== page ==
In philanthropic Parsi Zoroastrian tradition, this funerary practice is also considered to be an individual's final act of charity, providing the birds with what would otherwise be destroyed.  Unfortunately, the vulture population on the Indian subcontinent has shrunk, chiefly due to diclofenac poisoning of the birds after the drug was introduced for livestock in the 1990s. The few surviving birds are often unable to fully consume the bodies.   Parsi communities in India had evaluated captive breeding of vultures and the use of "solar concentrators"   to accelerate decomposition.  Many now voluntarily opt for burial or cremation, but no other method has proved as fully effective as the original.


Declining Population

So why has this blooming, tiniest of India’s religious minorities, stopped booming? 

*The population of Parsis-Zoroastrians, a notified minority community under the National Commission of Minorities Act 1992 has been a cause of concern for the Ministry of minority affairs. In 1941, the community that stood at 1,14,000 went drastically down to 57, 264 as per Census data of 2011. The community has an aging demographic profile with a large number of middle-aged and elderly populations. While migration to other countries can be assumed as one of the reasons for lower population figures in India, late marriages, voluntary and involuntary childlessness are factors cited by the Jiyo Parsi scheme for the low fertility rates among the Parsi community. There is also a significantly higher percentage of unmarried Parsi males as compared to non-Parsis who are unmarried.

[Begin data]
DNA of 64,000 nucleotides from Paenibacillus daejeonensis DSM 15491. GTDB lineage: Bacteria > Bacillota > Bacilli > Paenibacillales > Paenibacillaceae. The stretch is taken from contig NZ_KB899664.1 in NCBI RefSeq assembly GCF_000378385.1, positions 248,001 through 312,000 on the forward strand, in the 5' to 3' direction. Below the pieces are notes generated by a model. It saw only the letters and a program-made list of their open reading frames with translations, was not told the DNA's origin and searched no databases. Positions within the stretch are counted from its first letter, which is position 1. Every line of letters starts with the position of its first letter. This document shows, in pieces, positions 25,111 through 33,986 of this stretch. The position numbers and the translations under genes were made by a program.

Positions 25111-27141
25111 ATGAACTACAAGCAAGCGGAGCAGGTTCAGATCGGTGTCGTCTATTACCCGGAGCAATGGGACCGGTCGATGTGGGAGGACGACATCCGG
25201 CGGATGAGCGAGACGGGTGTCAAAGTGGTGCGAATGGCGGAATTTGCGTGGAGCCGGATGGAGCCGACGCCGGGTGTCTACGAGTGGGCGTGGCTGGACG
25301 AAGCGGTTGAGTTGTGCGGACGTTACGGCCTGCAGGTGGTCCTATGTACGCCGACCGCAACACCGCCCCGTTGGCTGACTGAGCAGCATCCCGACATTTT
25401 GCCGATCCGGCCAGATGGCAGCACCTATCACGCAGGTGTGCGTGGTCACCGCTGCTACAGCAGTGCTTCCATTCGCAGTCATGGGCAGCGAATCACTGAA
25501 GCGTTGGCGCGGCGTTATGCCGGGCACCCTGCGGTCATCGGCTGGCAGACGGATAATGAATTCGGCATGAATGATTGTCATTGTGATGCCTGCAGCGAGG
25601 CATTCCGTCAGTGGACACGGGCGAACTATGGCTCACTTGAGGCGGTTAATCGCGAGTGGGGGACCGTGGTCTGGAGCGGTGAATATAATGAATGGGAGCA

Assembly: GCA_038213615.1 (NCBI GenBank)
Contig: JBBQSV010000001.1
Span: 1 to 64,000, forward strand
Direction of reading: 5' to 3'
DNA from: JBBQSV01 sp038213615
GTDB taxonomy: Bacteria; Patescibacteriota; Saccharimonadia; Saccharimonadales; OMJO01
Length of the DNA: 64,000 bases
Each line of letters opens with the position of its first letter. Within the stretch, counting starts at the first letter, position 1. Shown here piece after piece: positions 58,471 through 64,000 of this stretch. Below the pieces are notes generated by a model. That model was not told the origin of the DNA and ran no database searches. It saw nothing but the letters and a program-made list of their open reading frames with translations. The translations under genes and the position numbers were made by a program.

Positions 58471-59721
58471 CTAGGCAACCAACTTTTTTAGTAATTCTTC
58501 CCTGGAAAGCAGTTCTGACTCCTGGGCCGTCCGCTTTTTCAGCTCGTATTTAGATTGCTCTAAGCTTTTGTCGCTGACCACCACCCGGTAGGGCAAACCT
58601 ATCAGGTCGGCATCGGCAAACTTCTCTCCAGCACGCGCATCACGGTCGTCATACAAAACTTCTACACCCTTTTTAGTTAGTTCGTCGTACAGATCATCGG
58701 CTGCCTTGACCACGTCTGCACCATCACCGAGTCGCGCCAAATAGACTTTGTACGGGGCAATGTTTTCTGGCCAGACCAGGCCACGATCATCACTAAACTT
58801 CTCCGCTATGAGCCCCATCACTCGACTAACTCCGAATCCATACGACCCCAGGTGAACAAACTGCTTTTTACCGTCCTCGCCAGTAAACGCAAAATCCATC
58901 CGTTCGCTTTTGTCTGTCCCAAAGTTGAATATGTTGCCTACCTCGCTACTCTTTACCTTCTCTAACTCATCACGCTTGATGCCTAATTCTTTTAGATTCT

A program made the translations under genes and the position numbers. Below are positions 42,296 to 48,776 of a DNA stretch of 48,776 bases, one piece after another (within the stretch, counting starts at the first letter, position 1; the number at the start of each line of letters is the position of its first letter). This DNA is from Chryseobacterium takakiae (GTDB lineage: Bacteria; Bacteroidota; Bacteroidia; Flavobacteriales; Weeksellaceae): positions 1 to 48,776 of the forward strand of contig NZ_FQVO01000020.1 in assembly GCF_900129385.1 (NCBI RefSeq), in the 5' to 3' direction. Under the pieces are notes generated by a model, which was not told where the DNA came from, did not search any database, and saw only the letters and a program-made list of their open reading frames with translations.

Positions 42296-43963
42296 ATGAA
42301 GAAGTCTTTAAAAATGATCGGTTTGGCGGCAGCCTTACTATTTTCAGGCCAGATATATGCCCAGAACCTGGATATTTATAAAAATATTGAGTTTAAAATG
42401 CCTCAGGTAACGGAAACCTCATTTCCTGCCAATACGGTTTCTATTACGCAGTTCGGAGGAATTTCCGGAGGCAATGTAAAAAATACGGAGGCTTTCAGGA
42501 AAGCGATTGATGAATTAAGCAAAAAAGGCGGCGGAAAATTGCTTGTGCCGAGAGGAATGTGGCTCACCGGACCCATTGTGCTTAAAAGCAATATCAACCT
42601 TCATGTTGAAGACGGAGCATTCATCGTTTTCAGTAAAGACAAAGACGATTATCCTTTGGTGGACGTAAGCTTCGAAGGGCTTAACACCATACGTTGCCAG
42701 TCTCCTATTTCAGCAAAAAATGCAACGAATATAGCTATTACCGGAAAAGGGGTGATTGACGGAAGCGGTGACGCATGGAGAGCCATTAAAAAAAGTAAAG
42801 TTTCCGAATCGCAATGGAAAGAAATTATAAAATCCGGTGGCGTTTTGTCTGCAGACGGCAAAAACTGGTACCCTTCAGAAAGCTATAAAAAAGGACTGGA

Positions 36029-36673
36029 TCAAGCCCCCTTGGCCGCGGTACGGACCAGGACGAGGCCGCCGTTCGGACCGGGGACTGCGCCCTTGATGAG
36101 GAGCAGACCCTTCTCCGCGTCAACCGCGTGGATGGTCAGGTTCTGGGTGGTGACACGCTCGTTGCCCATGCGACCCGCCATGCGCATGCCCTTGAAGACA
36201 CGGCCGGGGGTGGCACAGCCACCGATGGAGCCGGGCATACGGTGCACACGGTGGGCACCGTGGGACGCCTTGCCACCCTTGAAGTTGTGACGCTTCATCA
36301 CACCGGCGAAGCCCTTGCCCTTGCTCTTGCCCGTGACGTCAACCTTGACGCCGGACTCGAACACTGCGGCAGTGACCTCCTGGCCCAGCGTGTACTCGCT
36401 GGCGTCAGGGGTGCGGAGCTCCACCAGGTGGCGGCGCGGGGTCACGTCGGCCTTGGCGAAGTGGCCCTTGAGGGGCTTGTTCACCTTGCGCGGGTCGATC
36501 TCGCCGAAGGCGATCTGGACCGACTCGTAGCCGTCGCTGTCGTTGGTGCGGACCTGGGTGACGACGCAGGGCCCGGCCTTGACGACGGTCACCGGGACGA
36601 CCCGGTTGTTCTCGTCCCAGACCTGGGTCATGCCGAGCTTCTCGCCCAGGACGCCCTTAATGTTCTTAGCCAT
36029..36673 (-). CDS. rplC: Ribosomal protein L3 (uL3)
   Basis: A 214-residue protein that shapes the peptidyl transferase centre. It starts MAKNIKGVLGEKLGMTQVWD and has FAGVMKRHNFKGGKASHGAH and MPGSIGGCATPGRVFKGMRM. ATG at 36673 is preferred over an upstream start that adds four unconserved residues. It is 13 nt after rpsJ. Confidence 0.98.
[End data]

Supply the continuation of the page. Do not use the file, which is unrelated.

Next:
In 2013-2014, the ministry inaugurated the Jiyo Parsi scheme, a Government of India-supported scheme to arrest the decline in population. And since then it has been making advocacy and campaigning efforts to encourage Parsi couples to marry timely, influence their mindset to have their first or next child, tackle the stigma associated with IVF/ART therapy, introduce them to benefits of medical reimbursement, detect fertility problems, make them realize the significance of concepts like work-life balance.

#The Jiyo Parsi Scheme was thus formulated and inaugurated as The Central Sector Scheme for Containing Population Decline of Parsis in India under MOMA on 24th September 2013. There were two major components, Medical Support for infertility treatment, Advocacy and Outreach Programmes. The Scheme is unique not only to India but also worldwide. It is the first time ever that an intervention on a national scale has been attempted in any country to reverse the demographic decline of a whole community. 

Only time, concerted efforts and determination will tell over a decade what results this initiative will have led to.


* https://www.ibtimes.co.in/diminishing-parsi-community-finds-beacon-hope-new-births-despite-losing-178-covid-details-837599
Zarathushtra Image: Prophet Zarathushtra @world _zoroastrian_organization     
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Bio:
To Shernaz Wadia, reading and writing, means an inward journey. Her work has been published in various anthologies and e-journals. She sometimes dabbles in short Japanese forms of poetry too.


4 comments :

  1. The Indian Parsi community gave the world one of the greatest rock stars, Faroukh Bulsara (Freddie Mercury)
    Edwin Spencer

    ReplyDelete
  2. Zubin Mehta is another celebrity from the community.

    ReplyDelete
  3. A very informative read which certainly throws light on the small but significant parsi community. Came to know several things of the parsi history, Shernaz. Nice that the parsi community honours the humble egg in their rich culinary tradition. Do pass on the egg recipes in a blog which will be useful for those interested, like me. God bless

    ReplyDelete
  4. Thank you Shernaz for this enlightening article. Very well written and quite interesting

    ReplyDelete